The Gibson® ES175 hollow body guitar is almost exclusively a jazz musicians territory and a perfect fit too, the ES175 produces a smooth, mellow tone that lends itself to the types of chord progressions jazz musicians generally play and equally well for solo lines. A genuine Gibson ES175 will set you back about US$3,500 and a licensed copy around US$800.
Next up is a Paul Reed Smith® Custom guitar which is a relative newcomer to the guitar world. PRS® guitars are finished to perfection and use the most amazing woods available along with sophisticated electronics. They produce a warm tone great for lead work and perfect for players of jazz fusion or instrumental rock. A genuine PRS will cost you around the US$3,000 mark but they do have a cheaper version that retails for about US$600 and licensed copies about the same.
The last of our branded guitars is an Ibanez GRX20Z and is included in this guide as an example of a modern style Strat® guitar. Modern style Stratocaster have finer lines and curves on the body, thinner necks, fatter frets (jumbo frets) and humbucker pickups with the addition of Floyd Rose® tremolo systems on some models. This particular model retails for only US$150 but other modern style Stratocasters can fetch up to US$3,000 (for instance the Steve Vai JEM models). I personally have a Fernandes Adrian Vandenburg model and adore it.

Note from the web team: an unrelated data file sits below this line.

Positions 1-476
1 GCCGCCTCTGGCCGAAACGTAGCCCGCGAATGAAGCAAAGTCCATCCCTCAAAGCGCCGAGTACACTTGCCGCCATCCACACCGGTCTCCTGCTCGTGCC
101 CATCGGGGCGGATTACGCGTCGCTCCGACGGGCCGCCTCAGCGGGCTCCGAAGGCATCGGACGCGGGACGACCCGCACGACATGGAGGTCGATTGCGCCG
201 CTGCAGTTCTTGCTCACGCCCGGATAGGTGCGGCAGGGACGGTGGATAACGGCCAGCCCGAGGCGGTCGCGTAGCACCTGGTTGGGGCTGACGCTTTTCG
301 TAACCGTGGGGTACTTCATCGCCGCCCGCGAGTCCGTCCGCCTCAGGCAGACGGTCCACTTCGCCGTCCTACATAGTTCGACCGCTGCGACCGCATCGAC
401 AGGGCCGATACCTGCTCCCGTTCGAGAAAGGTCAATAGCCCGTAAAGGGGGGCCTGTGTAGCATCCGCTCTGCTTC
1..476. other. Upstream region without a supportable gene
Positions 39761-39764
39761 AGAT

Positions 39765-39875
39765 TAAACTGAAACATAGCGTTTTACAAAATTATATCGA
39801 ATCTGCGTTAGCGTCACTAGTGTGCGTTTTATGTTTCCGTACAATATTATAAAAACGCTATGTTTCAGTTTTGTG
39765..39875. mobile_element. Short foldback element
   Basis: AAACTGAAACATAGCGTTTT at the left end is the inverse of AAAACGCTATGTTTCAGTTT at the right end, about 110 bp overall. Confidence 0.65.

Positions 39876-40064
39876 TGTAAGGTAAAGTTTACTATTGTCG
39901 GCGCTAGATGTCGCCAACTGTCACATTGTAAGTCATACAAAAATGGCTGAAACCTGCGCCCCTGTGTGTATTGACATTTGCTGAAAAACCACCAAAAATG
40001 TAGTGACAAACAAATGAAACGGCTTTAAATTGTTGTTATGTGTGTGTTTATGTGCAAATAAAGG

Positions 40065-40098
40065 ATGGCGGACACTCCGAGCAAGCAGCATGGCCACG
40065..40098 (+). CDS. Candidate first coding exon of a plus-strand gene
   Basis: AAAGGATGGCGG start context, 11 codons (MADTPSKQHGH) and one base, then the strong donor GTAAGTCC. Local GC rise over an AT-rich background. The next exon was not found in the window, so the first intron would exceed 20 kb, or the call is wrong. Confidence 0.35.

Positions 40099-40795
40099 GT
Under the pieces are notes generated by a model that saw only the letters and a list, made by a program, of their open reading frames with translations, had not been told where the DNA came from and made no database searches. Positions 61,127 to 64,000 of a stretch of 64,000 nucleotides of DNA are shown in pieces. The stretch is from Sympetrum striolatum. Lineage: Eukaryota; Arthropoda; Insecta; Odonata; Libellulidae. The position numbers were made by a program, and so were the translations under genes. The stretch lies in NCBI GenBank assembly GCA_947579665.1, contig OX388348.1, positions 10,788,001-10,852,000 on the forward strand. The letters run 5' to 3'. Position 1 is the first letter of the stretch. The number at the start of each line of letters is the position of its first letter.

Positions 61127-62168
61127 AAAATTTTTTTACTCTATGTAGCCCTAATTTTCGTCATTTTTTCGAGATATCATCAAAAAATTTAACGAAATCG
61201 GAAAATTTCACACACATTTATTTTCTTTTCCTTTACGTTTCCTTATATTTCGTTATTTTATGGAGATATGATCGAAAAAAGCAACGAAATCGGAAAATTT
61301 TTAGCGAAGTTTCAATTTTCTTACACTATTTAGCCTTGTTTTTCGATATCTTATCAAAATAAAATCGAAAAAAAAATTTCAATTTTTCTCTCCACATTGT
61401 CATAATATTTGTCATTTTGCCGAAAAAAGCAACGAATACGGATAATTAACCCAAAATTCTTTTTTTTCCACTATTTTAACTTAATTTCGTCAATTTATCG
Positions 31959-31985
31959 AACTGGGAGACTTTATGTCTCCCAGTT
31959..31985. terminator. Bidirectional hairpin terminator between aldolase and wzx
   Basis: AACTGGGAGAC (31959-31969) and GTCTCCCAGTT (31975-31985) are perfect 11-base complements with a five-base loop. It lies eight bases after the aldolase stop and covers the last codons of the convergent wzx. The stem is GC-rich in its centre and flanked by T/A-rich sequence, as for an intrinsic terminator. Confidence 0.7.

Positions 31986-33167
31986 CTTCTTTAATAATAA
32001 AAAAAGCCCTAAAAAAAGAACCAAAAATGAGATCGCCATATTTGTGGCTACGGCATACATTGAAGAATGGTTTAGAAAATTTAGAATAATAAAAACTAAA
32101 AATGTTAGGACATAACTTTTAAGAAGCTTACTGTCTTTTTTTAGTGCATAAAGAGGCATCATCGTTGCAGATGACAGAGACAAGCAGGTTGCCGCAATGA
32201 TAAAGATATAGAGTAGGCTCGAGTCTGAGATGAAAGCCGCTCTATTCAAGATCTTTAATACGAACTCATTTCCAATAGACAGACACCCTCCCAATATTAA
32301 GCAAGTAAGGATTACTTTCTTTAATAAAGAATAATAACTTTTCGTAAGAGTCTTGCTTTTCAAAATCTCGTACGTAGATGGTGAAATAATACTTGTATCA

Next up we have a typical example of a steel string acoustic guitar in this case it's a Yamaha. Steel string guitars are a must for any guitarist and a fantastic starting point for a beginner, my only advice here is to please stick with brands you know like Yamaha, Washburn, Epiphone, Takamine for the more affordable models, and of course Fender, Martin and Gibson for the higher priced models. If it looks cheap and nasty, it likely is and will be a horror to play so don't compromise. I would set a budget of around US$150 to US$400 and always haggle with the music shop owner, maybe get a set of strings thrown in. Of course if you find a guitar you particularly like not listed here, go for it, but just make sure it is setup properly (ask the shop guy to do it) and perhaps do some research online in forums for some feedback before you purchase.
Lastly we have our humble nylon string acoustic guitar (also known as a classical guitar) which may well be what you are already playing and wanting to upgrade from. These guitars are great when you already know how to play and have built up hand strength, this is because the action on the cheaper models is huge and far too much for young fingers to push down on. I do not recommend for a beginner to buy one of these types of guitars at all. In my experience teaching, younger students who came to me for lessons with a nylon string guitar usually gave up after a while purely due to the difficulty playing the guitar. You are far better off purchasing a steel string acoustic or an electric guitar if you are a beginner, and if you are an experienced player then try to buy a good brand like the ones mentioned previously.
First let's deal with the neck profile which is the rear shape of the neck and directly effects your playing. Your hand size and strength will largely determine what shape suits you, but by far the majority of guitars (particularly in the budget models) will have the standard thin profile, and with good reason: standard thin will be the best choice for the majority of players including beginners. If you are an experienced player then by all means, experiment with different profiles at your local music shop, but for beginners, your better off sticking to standard thin unless you have large hands.